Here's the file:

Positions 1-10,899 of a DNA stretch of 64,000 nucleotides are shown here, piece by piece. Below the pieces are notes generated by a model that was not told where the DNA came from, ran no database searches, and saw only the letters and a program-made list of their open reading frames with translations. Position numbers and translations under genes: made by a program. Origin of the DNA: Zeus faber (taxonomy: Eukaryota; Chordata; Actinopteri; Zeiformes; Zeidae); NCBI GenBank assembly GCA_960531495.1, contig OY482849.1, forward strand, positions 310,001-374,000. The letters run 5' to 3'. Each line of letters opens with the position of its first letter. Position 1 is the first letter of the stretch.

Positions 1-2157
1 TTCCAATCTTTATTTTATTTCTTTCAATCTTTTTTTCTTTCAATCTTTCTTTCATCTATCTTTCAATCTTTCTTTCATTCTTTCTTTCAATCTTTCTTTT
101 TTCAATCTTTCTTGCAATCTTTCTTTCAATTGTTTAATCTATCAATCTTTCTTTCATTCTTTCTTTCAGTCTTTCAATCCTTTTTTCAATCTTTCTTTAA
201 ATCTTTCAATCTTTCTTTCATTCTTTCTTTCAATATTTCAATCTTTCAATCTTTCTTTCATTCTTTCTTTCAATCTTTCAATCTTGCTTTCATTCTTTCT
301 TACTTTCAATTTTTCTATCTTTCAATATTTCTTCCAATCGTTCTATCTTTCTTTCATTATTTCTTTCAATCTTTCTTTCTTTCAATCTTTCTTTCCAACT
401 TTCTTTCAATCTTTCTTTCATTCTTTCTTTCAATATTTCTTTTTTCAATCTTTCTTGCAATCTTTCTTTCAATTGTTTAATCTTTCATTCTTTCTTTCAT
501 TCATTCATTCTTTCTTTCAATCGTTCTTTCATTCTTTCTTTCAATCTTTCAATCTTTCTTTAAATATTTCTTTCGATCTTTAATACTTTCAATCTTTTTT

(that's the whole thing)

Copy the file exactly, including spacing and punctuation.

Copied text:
Positions 1-10,899 of a DNA stretch of 64,000 nucleotides are shown here, piece by piece. Below the pieces are notes generated by a model that was not told where the DNA came from, ran no database searches, and saw only the letters and a program-made list of their open reading frames with translations. Position numbers and translations under genes: made by a program. Origin of the DNA: Zeus faber (taxonomy: Eukaryota; Chordata; Actinopteri; Zeiformes; Zeidae); NCBI GenBank assembly GCA_960531495.1, contig OY482849.1, forward strand, positions 310,001-374,000. The letters run 5' to 3'. Each line of letters opens with the position of its first letter. Position 1 is the first letter of the stretch.

Positions 1-2157
1 TTCCAATCTTTATTTTATTTCTTTCAATCTTTTTTTCTTTCAATCTTTCTTTCATCTATCTTTCAATCTTTCTTTCATTCTTTCTTTCAATCTTTCTTTT
101 TTCAATCTTTCTTGCAATCTTTCTTTCAATTGTTTAATCTATCAATCTTTCTTTCATTCTTTCTTTCAGTCTTTCAATCCTTTTTTCAATCTTTCTTTAA
201 ATCTTTCAATCTTTCTTTCATTCTTTCTTTCAATATTTCAATCTTTCAATCTTTCTTTCATTCTTTCTTTCAATCTTTCAATCTTGCTTTCATTCTTTCT
301 TACTTTCAATTTTTCTATCTTTCAATATTTCTTCCAATCGTTCTATCTTTCTTTCATTATTTCTTTCAATCTTTCTTTCTTTCAATCTTTCTTTCCAACT
401 TTCTTTCAATCTTTCTTTCATTCTTTCTTTCAATATTTCTTTTTTCAATCTTTCTTGCAATCTTTCTTTCAATTGTTTAATCTTTCATTCTTTCTTTCAT
501 TCATTCATTCTTTCTTTCAATCGTTCTTTCATTCTTTCTTTCAATCTTTCAATCTTTCTTTAAATATTTCTTTCGATCTTTAATACTTTCAATCTTTTTT